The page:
Computer equipment manufacturers will be forced to take back and recycle their products, once they have reached the end of their useful lives, if two proposed directives from the European Commission are backed by EU ministers.
Brussels has tabled a new "directive on waste electrical and electronic equipment" and a "directive on the restriction of the use of certain hazardous substances in electrical and electronic equipment."
The former would establish separate collection and recycling systems for electrical and electronic waste - including IT equipment - to minimise the amount of obsolete kit being disposed of in landfill sites and incinerators.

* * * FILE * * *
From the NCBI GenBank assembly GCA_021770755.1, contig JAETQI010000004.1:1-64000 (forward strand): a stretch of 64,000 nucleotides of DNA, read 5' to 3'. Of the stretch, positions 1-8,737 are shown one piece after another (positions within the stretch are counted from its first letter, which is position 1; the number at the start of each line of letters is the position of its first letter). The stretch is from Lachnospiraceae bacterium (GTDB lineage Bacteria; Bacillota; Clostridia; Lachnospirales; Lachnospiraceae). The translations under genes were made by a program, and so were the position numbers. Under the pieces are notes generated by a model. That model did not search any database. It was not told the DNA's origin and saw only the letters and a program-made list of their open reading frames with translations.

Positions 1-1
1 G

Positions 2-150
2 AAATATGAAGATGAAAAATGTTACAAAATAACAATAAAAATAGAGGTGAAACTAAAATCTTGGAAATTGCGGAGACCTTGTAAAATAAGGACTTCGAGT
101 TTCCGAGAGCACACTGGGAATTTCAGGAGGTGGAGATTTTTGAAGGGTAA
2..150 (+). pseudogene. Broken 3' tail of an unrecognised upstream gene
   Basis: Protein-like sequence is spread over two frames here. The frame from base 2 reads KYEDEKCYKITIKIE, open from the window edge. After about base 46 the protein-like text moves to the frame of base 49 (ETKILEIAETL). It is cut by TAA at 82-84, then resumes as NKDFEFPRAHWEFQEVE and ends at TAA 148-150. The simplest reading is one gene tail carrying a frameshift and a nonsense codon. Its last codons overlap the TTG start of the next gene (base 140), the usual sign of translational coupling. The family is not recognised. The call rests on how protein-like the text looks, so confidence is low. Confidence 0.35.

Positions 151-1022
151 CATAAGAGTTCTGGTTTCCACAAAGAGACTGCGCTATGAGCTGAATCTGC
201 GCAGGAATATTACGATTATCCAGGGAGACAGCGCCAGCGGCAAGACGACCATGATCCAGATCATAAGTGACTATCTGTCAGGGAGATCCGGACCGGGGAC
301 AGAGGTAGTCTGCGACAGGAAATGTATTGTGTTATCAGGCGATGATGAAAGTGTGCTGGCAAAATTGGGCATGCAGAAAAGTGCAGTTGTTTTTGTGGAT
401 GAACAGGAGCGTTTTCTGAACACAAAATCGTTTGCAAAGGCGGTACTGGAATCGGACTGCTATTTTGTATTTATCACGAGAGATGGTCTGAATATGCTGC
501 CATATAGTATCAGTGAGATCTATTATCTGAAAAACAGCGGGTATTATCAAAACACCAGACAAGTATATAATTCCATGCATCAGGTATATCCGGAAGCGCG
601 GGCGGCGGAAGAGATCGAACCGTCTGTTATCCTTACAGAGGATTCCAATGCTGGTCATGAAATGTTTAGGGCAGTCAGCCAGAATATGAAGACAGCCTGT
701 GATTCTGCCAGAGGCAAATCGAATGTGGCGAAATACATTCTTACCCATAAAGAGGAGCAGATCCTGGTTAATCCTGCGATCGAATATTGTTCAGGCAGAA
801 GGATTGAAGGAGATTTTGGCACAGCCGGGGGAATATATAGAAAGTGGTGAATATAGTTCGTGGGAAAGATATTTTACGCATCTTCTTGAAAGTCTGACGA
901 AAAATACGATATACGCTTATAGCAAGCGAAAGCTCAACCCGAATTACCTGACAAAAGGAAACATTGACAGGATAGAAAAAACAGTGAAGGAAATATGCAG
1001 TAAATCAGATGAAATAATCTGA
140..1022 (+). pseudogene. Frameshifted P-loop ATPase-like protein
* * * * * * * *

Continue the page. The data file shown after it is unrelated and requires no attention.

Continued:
Under the directives, EU member states would be required to organise this collection of IT waste from private households and businesses. Manufacturers would then be responsible for ensuring that their old models were sent from designated collection facilities to certified treatment centres. These would have to ensure that a minimum proportion of the old hardware was recycled or reused.
If approved, the directives will come into force no later than 2006, and, depending on the product, the percentage of IT waste required to be recycled would be between 60% and 80%.
It is hoped that the directives will provide incentives for producers to take into account at the product design stage the need to reduce the use of hazardous substances and to improve potential for recycling.